LOCKPORT – A schedule of work presented to the Town of Lockport shows Walmart expects its new supercenter on the old Lockport Mall site to open Aug. 15, the Town Board was told Wednesday.
Councilwoman Patricia Dufour reported that the retailer gave a timeline to Chief Building Inspector Brian M. Belson for the work, which began with site preparation earlier this month.
Dufour said the site work is to be completed by the end of this month. November and December are to be devoted to erecting the exterior walls, and then the work will continue until the targeted opening.
Walmart has sought for nine years to build a new 185,000-square-foot store on the mall site.
The mall was demolished except for a Bon-Ton store, which will stay put and share Walmart’s parking lot.
The supercenter is to replace an existing Walmart a quarter-mile south on Transit Road. The existing store doesn’t include a supermarket, but the new one will.
“They’re going like gangbusters over there,” Town Supervisor Marc R. Smith said.
Dufour said she thought the timeline “seems aggressive, but it’s good.”
The project has been delayed by zoning red tape, lawsuits from neighbors and, most recently, flocks of nesting seagulls on the property. Those were removed with nonlethal help from an exterminator.
In other matters at Wednesday’s session, the Town Board voted to terminate its contract with an electronic waste recycling firm and hired another, over the first firm’s decision to stop collecting tube TVs.
The board ousted Regional Computer Recycling and Recovery, which had told the town it intended to stop taking old-school TVs and other appliances using cathode ray tubes, or CRTs, as of Nov. 1.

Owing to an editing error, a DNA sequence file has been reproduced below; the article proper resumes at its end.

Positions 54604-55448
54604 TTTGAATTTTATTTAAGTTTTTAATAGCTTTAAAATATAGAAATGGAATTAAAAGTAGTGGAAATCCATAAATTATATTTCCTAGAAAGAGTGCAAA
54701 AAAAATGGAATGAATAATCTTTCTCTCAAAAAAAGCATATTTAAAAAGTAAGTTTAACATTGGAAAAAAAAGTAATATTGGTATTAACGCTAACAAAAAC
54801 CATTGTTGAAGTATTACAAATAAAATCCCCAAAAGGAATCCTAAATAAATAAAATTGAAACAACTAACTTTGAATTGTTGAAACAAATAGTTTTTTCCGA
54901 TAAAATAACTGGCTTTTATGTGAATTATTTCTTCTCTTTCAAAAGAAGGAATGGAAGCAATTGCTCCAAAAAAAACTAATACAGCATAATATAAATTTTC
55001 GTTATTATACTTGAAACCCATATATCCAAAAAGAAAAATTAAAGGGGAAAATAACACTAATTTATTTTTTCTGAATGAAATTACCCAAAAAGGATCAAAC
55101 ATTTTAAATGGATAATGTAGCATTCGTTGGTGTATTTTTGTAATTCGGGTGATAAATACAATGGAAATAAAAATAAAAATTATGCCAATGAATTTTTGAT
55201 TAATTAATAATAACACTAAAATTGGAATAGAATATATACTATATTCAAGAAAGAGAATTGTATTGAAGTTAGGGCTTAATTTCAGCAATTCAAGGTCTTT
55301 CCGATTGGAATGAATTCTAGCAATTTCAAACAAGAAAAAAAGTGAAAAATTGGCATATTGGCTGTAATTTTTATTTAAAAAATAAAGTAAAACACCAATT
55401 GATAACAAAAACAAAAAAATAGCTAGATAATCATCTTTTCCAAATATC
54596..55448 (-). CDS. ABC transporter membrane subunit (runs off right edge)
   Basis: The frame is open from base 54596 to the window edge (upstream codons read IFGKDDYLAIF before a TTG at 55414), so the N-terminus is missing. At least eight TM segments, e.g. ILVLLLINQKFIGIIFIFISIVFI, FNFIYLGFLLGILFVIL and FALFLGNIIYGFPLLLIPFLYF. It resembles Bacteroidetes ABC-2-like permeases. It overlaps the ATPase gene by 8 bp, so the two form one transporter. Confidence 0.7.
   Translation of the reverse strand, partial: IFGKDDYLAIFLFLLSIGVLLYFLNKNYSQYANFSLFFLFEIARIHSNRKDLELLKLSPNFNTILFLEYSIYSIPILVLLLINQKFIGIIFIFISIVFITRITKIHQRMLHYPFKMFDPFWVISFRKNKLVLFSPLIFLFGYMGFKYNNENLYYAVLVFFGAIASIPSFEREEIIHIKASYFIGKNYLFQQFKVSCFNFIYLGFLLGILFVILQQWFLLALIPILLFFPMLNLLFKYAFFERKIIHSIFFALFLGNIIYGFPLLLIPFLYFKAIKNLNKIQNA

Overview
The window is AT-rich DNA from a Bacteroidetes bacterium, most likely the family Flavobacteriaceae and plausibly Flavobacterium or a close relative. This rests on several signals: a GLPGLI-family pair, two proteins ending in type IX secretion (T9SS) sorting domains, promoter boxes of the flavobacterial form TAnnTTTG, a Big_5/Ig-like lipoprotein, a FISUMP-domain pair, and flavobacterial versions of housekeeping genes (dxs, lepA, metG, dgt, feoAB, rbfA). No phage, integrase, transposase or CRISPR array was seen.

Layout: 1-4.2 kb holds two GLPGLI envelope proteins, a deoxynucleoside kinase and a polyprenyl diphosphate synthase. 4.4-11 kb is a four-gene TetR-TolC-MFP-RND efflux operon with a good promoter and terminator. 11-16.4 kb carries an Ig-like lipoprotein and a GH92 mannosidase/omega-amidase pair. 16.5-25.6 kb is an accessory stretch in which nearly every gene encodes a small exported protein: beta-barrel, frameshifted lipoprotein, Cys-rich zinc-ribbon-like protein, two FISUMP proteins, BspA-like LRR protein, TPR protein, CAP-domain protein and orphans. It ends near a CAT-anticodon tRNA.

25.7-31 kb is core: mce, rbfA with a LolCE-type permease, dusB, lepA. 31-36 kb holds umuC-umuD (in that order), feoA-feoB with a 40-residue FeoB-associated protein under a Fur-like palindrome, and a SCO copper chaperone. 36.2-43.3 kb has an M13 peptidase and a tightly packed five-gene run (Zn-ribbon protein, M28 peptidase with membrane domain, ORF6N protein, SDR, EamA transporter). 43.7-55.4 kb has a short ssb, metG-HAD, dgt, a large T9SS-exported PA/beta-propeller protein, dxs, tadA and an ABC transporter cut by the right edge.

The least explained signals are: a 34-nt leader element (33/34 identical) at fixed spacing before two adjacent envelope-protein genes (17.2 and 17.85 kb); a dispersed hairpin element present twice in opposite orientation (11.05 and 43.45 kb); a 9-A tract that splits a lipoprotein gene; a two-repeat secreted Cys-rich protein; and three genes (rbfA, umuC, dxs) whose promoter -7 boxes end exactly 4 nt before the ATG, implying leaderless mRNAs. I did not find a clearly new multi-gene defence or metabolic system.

That came a month after the company said it would stop paying the town 8.6 cents a pound, the contracted rate for e-waste, on tube TVs and monitors.
The new one-year contract with Sunnking of Brockport gives the town no revenue at all, but Sunnking will pick up TVs from the town’s drop-off site at the Highway Department garage.
Councilman Paul W. Siejak, who joined Town Attorney Michael J. Norris in negotiating the deal with Sunnking, said the rebate-free pickup deal was “in the best interest of town residents.”
Siejak added, “If we stop anybody from dropping off a CRT tube, the feedback would be negative, and they’d probably drop off the CRT anyway, and then we’d be stuck with them.”
Sunnking will recycle microwave ovens and other small appliances, which the old firm had refused to take, Siejak said.
Also Wednesday, the board voted to buy a new $127,500 bulldozer for the Highway Department.
The low bidder was Anderson Equipment Co. of the Town of Tonawanda.